How to save someone suffering from hypothermia
Hypothermia develops when the body temperature falls by just two degrees. We often think of hypothermia as something that only affects adventurous types but it can affect anyone and even develop indoors. Falling into cold water can trigger it, even on a hot day, as can drinking lots of alcohol. The elderly are especially vulnerable, as are young babies.
But, as Dr Saleyha Ahsan explains, it can be easy to treat.
The signs of hypothermia are:
- Shivering and pale, cold, dry skin
- Disorientation, apathy or irrational behaviour; occasionally belligerence
- Impaired consciousness or lethargy
- Slow and shallow breathing
- Slow and weakening pulse
If you’re with or come across someone with these symptoms then they could be hypothermic.
Follow these steps:
1. Make sure they’re dry and sheltered from the wind.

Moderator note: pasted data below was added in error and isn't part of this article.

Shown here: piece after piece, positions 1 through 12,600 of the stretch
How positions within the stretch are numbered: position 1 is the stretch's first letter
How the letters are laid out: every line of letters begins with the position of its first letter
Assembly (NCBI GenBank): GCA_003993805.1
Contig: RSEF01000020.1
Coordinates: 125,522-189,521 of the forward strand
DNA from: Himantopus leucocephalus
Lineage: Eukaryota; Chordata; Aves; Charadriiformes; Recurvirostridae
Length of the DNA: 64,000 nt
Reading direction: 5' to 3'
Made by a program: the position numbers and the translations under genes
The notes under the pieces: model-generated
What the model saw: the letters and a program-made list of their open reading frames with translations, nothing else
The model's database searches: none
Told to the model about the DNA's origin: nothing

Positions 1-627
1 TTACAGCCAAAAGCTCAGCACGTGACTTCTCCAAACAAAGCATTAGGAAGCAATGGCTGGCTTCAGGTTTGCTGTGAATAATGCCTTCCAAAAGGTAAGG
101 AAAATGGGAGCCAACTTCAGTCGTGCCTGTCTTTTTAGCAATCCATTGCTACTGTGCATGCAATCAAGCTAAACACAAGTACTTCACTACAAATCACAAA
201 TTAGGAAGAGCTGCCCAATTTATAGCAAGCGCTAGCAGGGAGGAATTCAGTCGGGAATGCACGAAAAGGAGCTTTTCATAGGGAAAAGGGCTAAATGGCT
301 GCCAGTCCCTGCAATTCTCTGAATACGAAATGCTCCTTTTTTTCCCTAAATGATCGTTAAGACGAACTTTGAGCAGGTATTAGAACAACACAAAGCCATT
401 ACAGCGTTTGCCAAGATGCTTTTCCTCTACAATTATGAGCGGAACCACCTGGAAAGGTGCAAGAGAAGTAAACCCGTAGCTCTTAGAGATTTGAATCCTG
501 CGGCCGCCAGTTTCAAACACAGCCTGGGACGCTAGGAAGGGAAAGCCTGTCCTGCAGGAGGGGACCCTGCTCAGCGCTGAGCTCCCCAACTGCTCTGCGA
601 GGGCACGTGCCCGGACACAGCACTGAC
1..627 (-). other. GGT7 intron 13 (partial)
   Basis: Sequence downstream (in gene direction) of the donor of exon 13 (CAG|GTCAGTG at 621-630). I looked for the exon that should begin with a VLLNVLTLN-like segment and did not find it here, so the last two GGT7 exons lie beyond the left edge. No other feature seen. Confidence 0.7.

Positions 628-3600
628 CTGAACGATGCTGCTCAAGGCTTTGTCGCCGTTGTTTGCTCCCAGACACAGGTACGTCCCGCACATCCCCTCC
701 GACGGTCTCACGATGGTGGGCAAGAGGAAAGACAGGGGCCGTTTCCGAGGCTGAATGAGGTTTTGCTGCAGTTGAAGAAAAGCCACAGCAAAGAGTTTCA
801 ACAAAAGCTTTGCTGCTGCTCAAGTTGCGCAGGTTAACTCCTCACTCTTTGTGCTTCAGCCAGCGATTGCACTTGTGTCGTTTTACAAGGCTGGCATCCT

Take off any wet clothing (remember that even if the weather is dry their clothes may be damp from sweat) and get them into something warm and dry as quickly as possible. If their clothes are already dry, just add more layers.
2. Prevent further heat loss. If you have blankets available, wrap them around the patient. If not, add extra layers of clothing.
You should be warming the patient up gently and so avoid hot baths as they could heat the person up too quickly
3. If the casualty can swallow normally give them a warm drink and a high energy snack, such as chocolate.
Make sure the drink is warm, not hot. Hot drinks can cause blood vessels to open up too quickly which can lead to a dangerous drop in blood pressure. Don’t give them alcohol as this could cause harm.
4. Seek medical advice as soon as possible.